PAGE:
NAD Masters Series M10 Streaming Amplifier
- A rich feature set, including sophisticated streaming and room correction
- Discreet and modern design featuring a full-color touch screen display and computer and mobile control applications
- A sound presentation at once both smooth and dynamic
Welcome. Welcome to the age of the streaming amplifier. In the M10, NAD includes pretty much everything you can imagine and likely more. There is a fully digital integrated amplifier, an MQA-capable DAC, streaming and multi-room functionality, room correction, voice-control capability, AV integration via HDMI ARC, and a full-function, full-color touch screen display. By packing all of this and more into a small, lightweight, and elegantly finished enclosure, the M10 has the look and feel of a high-end, modern lifestyle product, but with serious credentials under the hood.
100W @ 8 and 4 ohms
8.5” W x 4” H x 10.25” D
BluOS, streaming, Dirac, room correction, MQA, aptX, wireless, Streaming Amplifier Review 2019
There are no knobs or buttons on the M10. The name of the game here is smooth Industrial chic. The casework is black, low-sheen, anodized aluminum with gently radiused corners. The top and front panels are made from durable Gorilla Glass, the stuff found on smartphones and tablets. The use of that makes sense here because the M10’s front display is a full-color, seven-inch LCD touch screen and, for the top panel, it facilitates wireless communication without the need for external antennas. The front display also allows a bit of customization, which is to be expected from a software-driven device. Those preferences can include the information displayed, which can be the current input, custom named, or a pair of small VU meters. Inside, the M10 is built around a “HybridDigital” nCore amplifier from Hypex and the well-regarded ESS 9028 Sabre DAC.
The M10 is not supplied with a traditional remote control handset. Instead, it is controlled via the front touch screen or through the BlueOS app available for smartphones, tablets, and computers. While I did not do so, some functions can also be controlled via some smart home systems as well as Alexa and Siri. The M10 supports AirPlay 2 and has the ability to stream from what feels like zillions of free internet radio stations as well as paid services such as Spotify and Tidal. While the M10 does not include a headphone jack for a wired connection, it will connect to wireless headphones via aptX Bluetooth. Nor does the M10 have a built-in phono preamplifier, but one of the two analog inputs can be used to connect one and thus, a turntable. The M10’s three digital inputs consist of optical, coaxial, and HDMI ARC. There is also a USB input, which, in addition to supporting playback from storage devices, is how the supplied microphone connects to the M10 when conducting the Dirac Live’s room correction measurements. Finally, while there are two subwoofer outputs featuring active crossover control, the M10 curiously does not permit adjustment of the frequency response of the main speakers.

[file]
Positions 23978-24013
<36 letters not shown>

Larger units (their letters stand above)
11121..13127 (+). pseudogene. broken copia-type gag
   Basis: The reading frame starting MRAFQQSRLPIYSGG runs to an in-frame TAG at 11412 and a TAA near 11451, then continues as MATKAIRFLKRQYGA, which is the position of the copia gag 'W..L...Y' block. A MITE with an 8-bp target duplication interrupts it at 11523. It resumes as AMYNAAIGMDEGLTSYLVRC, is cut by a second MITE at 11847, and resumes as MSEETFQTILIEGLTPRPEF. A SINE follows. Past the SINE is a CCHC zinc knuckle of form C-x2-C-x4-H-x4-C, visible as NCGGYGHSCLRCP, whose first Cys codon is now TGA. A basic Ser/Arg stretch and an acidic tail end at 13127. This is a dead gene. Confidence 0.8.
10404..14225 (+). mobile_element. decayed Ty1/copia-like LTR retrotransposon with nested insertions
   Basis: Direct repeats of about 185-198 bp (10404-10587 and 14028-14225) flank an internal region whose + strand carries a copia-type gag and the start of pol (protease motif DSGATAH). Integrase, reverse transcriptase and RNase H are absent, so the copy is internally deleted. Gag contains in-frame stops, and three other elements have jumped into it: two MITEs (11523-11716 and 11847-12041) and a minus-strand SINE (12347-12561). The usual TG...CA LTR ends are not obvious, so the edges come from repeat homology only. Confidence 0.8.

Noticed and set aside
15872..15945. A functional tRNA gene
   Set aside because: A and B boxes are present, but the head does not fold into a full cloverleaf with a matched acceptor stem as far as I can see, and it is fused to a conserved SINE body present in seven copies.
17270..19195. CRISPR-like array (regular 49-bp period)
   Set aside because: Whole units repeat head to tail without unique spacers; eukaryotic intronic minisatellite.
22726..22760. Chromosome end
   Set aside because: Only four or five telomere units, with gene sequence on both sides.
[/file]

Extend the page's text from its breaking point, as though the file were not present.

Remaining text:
The M10 was placed in my usual system, which consists of a JL Audio E12 subwoofer, a pair of Focal Micro Utopia BE bookshelf speakers, the Rega Planar 6 turntable with Ania MC phono cartridge, a Sutherland 20/20 phono stage, and a Roku Streaming Stick connected to a now old-timey Panasonic THX-certified plasma.
Getting the M10 up and running is simple. The M10 boots up like a computer and since a lot of settings are really just personal preferences, you can connect your sources, establish the network connection (wired or wireless) and worry about things such as naming or hiding inputs and front display brightness at your leisure. What is required is downloading the BluOS app on one of your devices. That is unless you want to tap through the M10’s front display menus every time you want to do literally anything. Once you have the BluOS app up and running, it will automatically find the networked M10. Finding the network-attached storage (NAS) devices proved more elusive and to the extent the NAD does not find them automatically, as was the case with mine, you need to enter the path manually, which can involve some minor trial and error, but it will eventually work. As long as the NAS stays in the same place on the network, the app will remember it and you never have to deal with the process again.